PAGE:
Figure 2. A five-hole fiber design shows how the slot extends along the length of the fiber.

The slotted microstructured polymer optical fiber can be used for chemical sensing because no further modification of the fiber is required. Evanescent wave chemical sensing is based on the fact that part of the guided mode in an optical fiber can be made to interact with the species to be sensed. The analyte can be brought into contact with the evanescent field of the slotted microstructured polymer optical fiber by simply “dipping” the flexible fiber into the relevant solution.

Unlike etched or tapered evanescent wave fiber optic sensors, the slotted microstructured polymer optical fiber is robust, so the low power present in the evanescent field can be compensated by using a long interaction length.

To demonstrate the use of the slotted microstructured polymer optical fiber as a sensor, a simple test was conducted using the indicator bromothymol blue, which is blue in basic solutions and yellow in acidic solutions. A three-hole slotted fiber was dipped into a beaker containing a basic (blue) solution of aqueous NaOH with a pH of 11.3. When aqueous HCl was added to bring the pH to 2.9, the color changed to yellow. At all times, white light from a supercontinuum light source was passed through the fiber and the spectrum recorded by a USB spectrometer from Ocean Optics Inc. of Dunedin, Fla.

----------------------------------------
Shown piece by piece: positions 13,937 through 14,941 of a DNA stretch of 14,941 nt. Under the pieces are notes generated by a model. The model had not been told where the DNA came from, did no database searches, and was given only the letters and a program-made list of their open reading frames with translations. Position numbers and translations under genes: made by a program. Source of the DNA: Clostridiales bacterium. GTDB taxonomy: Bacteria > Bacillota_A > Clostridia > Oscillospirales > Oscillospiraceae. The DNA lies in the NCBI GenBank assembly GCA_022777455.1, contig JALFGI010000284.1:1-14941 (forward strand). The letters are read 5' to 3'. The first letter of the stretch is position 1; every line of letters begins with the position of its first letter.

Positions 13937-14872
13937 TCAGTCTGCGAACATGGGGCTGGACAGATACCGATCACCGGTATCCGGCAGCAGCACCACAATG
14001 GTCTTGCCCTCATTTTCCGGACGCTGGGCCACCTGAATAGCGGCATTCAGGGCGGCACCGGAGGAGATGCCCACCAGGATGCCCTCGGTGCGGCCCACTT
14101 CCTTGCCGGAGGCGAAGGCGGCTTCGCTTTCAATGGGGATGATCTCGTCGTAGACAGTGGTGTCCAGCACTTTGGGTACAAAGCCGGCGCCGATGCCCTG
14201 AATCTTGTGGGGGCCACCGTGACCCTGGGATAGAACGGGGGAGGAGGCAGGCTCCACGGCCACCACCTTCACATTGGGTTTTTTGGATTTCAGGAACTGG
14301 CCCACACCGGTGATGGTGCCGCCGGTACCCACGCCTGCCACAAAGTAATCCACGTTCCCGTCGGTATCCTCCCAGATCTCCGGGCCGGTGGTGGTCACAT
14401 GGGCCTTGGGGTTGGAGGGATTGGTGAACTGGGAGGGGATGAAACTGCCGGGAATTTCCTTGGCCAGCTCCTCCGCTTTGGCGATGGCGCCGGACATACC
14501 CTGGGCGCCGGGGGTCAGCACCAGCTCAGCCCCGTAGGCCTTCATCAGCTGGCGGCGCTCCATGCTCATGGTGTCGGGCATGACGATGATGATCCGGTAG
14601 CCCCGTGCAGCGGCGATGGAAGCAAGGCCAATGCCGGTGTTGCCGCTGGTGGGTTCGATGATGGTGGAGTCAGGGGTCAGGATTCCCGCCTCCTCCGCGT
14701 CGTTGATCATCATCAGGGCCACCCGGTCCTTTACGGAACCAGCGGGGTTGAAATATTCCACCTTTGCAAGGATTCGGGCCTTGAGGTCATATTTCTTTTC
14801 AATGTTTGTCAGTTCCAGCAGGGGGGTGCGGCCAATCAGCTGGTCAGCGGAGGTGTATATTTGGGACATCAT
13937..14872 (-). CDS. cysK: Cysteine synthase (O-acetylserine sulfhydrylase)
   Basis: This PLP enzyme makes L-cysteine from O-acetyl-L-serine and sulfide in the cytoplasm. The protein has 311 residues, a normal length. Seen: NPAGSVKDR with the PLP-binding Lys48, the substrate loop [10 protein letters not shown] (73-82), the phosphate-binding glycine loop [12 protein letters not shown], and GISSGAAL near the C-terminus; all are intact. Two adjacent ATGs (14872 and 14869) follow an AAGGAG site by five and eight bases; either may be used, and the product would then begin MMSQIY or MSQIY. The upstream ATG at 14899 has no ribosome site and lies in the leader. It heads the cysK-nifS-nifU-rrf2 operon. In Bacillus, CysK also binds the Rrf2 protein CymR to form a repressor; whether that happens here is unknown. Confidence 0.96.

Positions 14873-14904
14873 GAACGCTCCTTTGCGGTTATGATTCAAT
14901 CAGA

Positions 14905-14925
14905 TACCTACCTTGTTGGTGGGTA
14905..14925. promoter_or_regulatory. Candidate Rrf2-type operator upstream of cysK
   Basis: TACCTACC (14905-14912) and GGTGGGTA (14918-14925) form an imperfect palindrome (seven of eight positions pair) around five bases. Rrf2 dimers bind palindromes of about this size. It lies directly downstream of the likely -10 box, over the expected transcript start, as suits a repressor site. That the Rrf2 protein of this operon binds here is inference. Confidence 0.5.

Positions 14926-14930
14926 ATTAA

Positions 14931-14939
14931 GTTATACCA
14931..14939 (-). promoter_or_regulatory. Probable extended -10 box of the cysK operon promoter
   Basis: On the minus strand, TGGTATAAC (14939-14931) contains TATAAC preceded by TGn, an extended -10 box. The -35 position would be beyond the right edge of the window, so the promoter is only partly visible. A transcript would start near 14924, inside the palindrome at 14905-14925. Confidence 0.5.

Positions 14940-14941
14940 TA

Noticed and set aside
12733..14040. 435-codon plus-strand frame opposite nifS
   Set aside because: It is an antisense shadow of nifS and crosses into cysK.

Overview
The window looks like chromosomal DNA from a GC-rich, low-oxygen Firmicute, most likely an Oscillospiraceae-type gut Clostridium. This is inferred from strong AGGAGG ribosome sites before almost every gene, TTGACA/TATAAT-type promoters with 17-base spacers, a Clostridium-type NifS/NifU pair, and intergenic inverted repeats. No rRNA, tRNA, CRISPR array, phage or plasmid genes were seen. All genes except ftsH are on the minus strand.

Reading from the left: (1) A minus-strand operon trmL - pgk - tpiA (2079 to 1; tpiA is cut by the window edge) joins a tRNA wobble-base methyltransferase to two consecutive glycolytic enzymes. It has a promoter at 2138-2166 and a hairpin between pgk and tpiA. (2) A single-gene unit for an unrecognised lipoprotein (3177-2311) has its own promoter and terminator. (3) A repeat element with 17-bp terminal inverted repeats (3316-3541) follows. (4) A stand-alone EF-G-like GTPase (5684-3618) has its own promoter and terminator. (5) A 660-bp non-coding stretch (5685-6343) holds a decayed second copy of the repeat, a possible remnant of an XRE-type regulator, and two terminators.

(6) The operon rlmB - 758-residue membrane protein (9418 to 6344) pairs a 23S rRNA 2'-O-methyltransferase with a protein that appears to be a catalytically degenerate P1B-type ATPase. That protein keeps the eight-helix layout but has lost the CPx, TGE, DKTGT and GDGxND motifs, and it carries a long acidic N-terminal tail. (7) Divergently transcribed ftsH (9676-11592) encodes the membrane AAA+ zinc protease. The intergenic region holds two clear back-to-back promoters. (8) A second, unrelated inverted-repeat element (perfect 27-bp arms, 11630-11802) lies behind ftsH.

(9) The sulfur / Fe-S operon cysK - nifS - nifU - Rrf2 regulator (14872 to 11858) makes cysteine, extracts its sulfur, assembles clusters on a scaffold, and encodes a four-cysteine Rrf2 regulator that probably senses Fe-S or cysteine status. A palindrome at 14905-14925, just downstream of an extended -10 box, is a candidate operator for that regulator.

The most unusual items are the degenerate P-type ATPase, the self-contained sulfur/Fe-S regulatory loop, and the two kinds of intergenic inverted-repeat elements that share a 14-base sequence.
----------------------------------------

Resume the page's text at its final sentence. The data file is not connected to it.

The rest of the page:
The absorption spectrum was recorded of both the basic and acidic solutions into which the fiber was placed. A reference spectrum of the fiber in pure water was subtracted from the absorption spectra (Figure 3).

Figure 3. Two spectrally distinct forms of bromothymol blue are shown, making evident the ability of slotted microstructured polymer optical fiber to detect changes in absorption wavelength.

The spectra recorded immediately after the acidic and basic solutions were added do not support the notion that there is dead time experienced before the solution moves into the slot. The two spectrally distinct forms of bromothymol blue show that slotted microstructured polymer optical fibers can detect changes in absorption wavelength.